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New Hampshire installs the first historical marker in honor of computer programming



According to the Concord Monitor New Hampshire has installed the first historic computer-grade road marker. The new shield honors BASIC, the all-purpose Symbolic Instruction Code for Beginners, a programming language that was invited in 1964 at Dartmouth College.

The sign came after Concord Monitor journalist David Brooks pointed it out in a column The 255 historical landmarks of the state appreciated things like bridges and historical figures, but there were "few celebrations about New Hampshire technical and scientific achievements ". He continued to argue that the state should establish a shield for BASIC and Dartmouth Time Sharing system ̵

1; a forerunner of the Internet. "They are at least as important as a covered bridge," Brooks wrote.

Two mathematicians developed the language: John G. Kemeny and Thomas E. Kurtz, who wanted to create an easily accessible programming language for students, and Brooks notes that BASIC "probably did more to make more people known to the computer make programming as anything ever created. "

There are other historical markers for computer-related issues – one in Philadelphia, Pennsylvania, recognizes the creation of BINAC, the" world's first commercial electronic, stored, digital computer program, "while another one in San Jose is for the RAMAC method (Random Access Method of Accounting and Control) determined by IBM, but this seems to be the first, which is intended specifically for the creation of a programming language. The state found there was not enough room to honor the Dartmouth time-sharing system in the same way.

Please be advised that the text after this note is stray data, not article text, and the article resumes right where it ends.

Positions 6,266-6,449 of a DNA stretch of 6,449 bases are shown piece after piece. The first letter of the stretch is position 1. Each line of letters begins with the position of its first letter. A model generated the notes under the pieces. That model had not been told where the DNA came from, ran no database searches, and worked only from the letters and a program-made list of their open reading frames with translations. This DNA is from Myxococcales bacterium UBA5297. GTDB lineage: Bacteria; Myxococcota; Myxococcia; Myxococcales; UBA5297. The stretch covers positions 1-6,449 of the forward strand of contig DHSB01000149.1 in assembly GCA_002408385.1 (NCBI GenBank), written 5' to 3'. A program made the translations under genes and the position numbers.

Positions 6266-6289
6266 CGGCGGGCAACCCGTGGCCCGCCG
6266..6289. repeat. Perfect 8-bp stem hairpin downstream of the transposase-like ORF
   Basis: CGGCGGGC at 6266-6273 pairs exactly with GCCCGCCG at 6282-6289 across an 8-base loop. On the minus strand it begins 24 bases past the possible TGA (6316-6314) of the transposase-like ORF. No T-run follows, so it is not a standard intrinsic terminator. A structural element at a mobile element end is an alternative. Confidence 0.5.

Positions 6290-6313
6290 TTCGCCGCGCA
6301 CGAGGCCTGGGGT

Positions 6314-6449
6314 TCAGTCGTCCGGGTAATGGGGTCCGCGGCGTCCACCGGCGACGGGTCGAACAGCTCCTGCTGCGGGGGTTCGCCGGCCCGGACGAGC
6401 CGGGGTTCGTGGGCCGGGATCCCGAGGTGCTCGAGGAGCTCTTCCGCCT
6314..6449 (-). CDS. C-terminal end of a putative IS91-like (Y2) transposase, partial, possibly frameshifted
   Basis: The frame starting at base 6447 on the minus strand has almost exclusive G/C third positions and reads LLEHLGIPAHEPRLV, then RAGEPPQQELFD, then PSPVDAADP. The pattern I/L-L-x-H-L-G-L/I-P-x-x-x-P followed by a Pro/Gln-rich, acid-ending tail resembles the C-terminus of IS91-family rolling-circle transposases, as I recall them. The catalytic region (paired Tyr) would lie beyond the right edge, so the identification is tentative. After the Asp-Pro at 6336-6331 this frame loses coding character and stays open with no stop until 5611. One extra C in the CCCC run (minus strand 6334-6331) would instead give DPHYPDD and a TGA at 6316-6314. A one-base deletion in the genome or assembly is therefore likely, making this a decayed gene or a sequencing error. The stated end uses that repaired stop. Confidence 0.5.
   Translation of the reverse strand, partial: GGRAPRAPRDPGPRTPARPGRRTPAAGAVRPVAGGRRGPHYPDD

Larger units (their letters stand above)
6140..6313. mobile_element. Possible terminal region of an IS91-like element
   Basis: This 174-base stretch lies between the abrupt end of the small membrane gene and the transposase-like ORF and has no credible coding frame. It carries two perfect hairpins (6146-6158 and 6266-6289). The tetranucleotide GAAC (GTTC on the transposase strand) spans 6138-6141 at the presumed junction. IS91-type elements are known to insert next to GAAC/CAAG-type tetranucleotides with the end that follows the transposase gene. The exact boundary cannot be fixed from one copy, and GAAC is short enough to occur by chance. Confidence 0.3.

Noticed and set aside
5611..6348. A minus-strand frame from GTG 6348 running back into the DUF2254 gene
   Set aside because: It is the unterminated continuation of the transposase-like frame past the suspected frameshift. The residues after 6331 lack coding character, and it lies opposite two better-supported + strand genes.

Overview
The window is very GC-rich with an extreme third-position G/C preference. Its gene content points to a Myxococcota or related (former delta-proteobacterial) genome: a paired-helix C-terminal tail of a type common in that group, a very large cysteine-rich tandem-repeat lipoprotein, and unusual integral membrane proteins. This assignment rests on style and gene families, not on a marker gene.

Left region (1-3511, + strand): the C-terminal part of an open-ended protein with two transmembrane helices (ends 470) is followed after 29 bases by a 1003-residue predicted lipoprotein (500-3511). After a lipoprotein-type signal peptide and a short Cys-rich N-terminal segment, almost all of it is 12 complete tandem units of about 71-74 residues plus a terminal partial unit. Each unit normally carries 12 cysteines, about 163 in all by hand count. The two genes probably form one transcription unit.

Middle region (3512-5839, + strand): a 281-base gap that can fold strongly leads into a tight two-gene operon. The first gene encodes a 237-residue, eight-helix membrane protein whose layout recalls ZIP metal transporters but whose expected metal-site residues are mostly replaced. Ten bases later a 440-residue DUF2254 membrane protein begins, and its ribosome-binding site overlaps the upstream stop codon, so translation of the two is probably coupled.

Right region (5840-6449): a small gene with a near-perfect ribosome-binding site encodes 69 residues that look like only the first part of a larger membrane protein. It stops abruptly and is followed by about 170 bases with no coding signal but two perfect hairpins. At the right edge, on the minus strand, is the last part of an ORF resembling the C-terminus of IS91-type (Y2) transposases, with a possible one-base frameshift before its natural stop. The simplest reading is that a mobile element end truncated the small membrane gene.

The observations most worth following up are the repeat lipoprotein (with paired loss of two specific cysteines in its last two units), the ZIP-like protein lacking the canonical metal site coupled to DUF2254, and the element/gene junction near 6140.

The sign itself is located on New Hampshire Route 120, not far from the College and the founding of BASIC. Brooks notes that there is a practical reason for this: State historic landmarks are reserved for state highways, and all roads in and out of Dartmouth are city streets. Brooks already notes that he is reflecting on other possible signs – the Dartmouth Time-Sharing System, a conference coined in 1956, "Artificial Intelligence," and other scientific innovations across the state.


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